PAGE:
The lazy cook’s guide to pre-making holiday dinners

I dislike the “busy” feeling that a lot of Americans associate with the holidays. I would much rather enjoy a laid-back meal and do other things, besides spend all day cooking and preparing, then cleaning up tons of dishes afterwards. Frankly, I don’t know many women who do enjoy it! 

So, when I moved away from most of our family and we were hosting our own holidays, we decided to keep things as low-key as possible. Even when we’ve had family over for holidays, we try to keep things as simply as possible and not fuss too much over the small details. Anyone who really cares if they have their special german potato salad made with great-grandma’s recipe, or the special coleslaw is welcome to make it and bring it, but we don’t do lots of fussy dishes at our house, because I would rather focus on being with family, not cooking for the family!

I’ve made this pre-made mean plan as a sort of American Thanksgiving-style meal plan, but really, it’s all about helping you getting your creative juices flowing. If you can simplify the holidays, then why not make it easier on everyone, especially the cook? If there are things in here that you don’t eat, then don’t feel pressured to cook them just because I do! 

How to precook a turkey or chicken

I’m not here to tell you have to have turkey or chicken during the holidays, but if that’s one of your family traditions, then here’s the easy way to pre-make all of your own. 

  • Cook a turkey just as you would normally, then let it cool and carve it as you normally would. If you want to make reheating and cleanup extra easy, freeze your turkey slices and pieces in a throw-away casserole container. 
  • Grab your bird from the freezer the day before. Reheat in a covered dish on 350º for 35 minutes or until warmed through.

Pro tip: save some of the drippings from the pan in a freezer bag, to drizzle over your turkey when you reheat it. This will help you keep it extra moist as you reheat! 


How to make ahead mashed potatoes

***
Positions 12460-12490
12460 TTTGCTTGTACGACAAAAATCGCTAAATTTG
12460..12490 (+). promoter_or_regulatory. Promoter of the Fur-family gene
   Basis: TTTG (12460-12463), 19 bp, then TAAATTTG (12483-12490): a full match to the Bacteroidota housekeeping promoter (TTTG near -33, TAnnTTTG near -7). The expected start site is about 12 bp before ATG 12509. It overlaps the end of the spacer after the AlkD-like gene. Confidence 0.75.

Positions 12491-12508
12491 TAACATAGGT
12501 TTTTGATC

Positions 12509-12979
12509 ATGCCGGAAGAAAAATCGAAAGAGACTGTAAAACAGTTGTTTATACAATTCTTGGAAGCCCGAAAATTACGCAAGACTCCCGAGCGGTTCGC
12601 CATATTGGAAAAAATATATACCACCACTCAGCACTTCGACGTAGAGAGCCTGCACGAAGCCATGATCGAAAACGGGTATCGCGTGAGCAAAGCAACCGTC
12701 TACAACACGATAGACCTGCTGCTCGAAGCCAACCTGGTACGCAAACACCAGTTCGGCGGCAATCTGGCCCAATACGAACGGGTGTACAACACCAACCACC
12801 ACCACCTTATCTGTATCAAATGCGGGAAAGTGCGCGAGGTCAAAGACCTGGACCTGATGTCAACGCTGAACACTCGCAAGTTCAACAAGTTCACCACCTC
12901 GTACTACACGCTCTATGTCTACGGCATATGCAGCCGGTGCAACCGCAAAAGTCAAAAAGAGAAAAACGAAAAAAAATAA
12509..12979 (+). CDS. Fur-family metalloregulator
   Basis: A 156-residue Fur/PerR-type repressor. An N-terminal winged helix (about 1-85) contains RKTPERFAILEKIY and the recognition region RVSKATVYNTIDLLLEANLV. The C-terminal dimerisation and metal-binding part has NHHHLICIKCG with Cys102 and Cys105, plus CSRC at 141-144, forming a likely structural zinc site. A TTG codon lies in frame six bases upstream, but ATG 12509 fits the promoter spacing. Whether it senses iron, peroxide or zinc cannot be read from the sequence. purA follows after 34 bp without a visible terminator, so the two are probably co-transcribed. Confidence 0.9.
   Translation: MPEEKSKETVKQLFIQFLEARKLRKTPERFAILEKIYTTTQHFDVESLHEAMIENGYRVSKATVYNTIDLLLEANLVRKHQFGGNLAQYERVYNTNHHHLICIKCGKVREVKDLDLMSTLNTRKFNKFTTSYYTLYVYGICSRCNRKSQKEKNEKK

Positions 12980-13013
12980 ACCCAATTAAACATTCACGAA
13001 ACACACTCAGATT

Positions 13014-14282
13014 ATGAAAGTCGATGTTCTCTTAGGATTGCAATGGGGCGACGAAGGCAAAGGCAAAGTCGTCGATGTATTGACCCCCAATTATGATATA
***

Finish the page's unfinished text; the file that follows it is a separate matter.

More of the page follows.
One of the things I’ve read a lot is that you can’t make mashed potatoes ahead of time, because they don’t freeze well. It’s true that if you just freeze your potatoes cooked without adding anything in, the texture won’t turn out right. The key to freezing and reheating mashed potatoes is to add enough fat to them to stabilize them! 

Make-Ahead Mashed Potatoes

  • Skin and heat your potatoes, then mash or blend with plenty of cream and butter. Add salt, pepper and another seasonings your family loves. 
  • Label your freezer bag, add your mashed potatoes once they are cooled, and freeze! 
  • For the easiest reheating, pull your potatoes out of the day before and let them thaw in the fridge. On serving day, you can reheat in the following ways:
    • On the stovetop: dump the thawed potatoes into a saucepan, heating over low to medium heat – don’t forget to stir frequently. Add milk or cream as needed to help your potatoes stay moist. 
    • In the oven: throw the potatoes in a covered oven-safe dish, then heat them on 350º for 30 minutes, or until warm all the way through.
    • In  the microwave: heat on half-power for 5 minutes, then continue to add 1 minute intervals until thoroughly heated. 

Handling other dishes

Okay, so now that we’ve gotten two of the big things out of the way, it’s time to look at things you can purchase ahead of time already frozen, or purchase them and freeze them:

  • Pumpkin pie (see these tips from the Kitchn for a how-to) is great to make ahead and freeze!
  • Corn, green beans, and many other veggies can be purchase pre-frozen, so all you have to do is heat and eat them on serving day! 
    I know a lot of people are afraid of canning, but I love to can, I learned the basics from my friend Jenny over at The Domestic Wildflower. Her Start Canning course changed my life! Now, whenever there’s a holiday meal coming up, we never have to worry about what veggies we’re having on the side, we can just grab something from the pantry, then heat and eat! 
  • Breads and rolls are amazing frozen, whether they’re homemade or store bought. To thaw, simply grab them from the freezer and let them thaw on the counter overnight. A few minutes in the oven will have them warm and toasty! 
  • When it comes to cranberry sauce, I personally prefer the store-bought variety that resembles the can it comes out of, however, for those of you who are more into the homemade variety, cranberry sauce is SO easy to make ahead of time. You can can it, or leave this recipe in the fridge for up to 10 days

Smart planning makes easy holidays

This is one of the times of year when I really encourage you to go as simple as possible, but still make it fun! I love holiday food, but I also don’t love to be exhausted, and don’t love having to slave for hours and hours over a meal we’ll be finished with in an hour or two. 

Some final tips for planning a make-ahead holiday meal

  • have a plan for leftovers, so they don’t go to waste in the fridge
  • plan reasonable portions – having too much means lots of waste
  • limit things that have to be done on cooking day
  • it’s okay to reject “tradition” in favor of a good substitute when it saves the cook time and energy. It’s a holiday for the cook too! 

I hope you enjoyed this guide, it’s something I have used a lot, not only during the holidays, but when I know we’re having family over and the kitchen is going to be full of people. The simpler I can make things in the moment, the less stress there is, and the more everyone can enjoy it! 

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